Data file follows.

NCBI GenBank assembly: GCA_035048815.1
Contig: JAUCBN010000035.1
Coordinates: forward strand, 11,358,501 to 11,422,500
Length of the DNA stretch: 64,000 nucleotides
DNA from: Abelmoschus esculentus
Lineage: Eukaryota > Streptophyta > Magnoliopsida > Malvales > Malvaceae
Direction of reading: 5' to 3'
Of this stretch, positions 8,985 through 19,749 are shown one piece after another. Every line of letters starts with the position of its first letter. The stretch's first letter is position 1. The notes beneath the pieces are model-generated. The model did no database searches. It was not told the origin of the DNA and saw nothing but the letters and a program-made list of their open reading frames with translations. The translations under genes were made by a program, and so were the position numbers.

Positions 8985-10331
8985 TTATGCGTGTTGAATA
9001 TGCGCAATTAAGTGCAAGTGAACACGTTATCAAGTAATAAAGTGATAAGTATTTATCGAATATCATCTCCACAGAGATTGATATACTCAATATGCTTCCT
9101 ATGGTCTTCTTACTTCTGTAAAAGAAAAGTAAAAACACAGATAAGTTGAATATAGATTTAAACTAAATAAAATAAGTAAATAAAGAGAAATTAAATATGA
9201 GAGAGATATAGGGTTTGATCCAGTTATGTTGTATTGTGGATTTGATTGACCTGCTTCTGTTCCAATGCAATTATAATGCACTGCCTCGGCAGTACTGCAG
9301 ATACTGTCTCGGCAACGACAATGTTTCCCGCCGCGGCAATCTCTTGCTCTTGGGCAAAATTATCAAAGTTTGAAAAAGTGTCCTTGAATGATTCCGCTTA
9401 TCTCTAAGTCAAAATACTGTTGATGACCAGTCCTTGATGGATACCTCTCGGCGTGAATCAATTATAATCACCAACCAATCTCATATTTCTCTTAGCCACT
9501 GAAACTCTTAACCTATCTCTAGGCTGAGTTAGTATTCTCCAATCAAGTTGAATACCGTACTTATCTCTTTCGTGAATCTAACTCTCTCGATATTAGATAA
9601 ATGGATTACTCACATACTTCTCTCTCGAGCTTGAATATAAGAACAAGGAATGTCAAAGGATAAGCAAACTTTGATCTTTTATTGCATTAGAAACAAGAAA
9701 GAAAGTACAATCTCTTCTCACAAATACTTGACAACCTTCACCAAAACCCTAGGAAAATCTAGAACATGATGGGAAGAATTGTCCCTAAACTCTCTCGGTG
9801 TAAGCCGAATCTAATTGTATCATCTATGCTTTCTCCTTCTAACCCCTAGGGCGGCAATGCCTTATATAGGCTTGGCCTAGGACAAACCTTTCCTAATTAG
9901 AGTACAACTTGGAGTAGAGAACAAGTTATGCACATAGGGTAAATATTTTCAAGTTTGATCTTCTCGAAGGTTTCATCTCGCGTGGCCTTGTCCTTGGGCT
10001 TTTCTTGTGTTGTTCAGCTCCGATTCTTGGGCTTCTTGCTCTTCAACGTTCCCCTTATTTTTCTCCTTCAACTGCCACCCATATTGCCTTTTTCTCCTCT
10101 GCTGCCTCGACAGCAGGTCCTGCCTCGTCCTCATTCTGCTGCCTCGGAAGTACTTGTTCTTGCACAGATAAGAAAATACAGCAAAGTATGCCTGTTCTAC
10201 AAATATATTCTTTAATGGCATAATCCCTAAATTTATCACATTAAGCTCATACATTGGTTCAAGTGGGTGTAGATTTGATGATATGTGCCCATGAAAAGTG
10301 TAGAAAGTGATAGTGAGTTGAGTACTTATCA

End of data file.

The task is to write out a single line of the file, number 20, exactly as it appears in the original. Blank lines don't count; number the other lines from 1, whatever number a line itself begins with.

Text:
9901 AGTACAACTTGGAGTAGAGAACAAGTTATGCACATAGGGTAAATATTTTCAAGTTTGATCTTCTCGAAGGTTTCATCTCGCGTGGCCTTGTCCTTGGGCT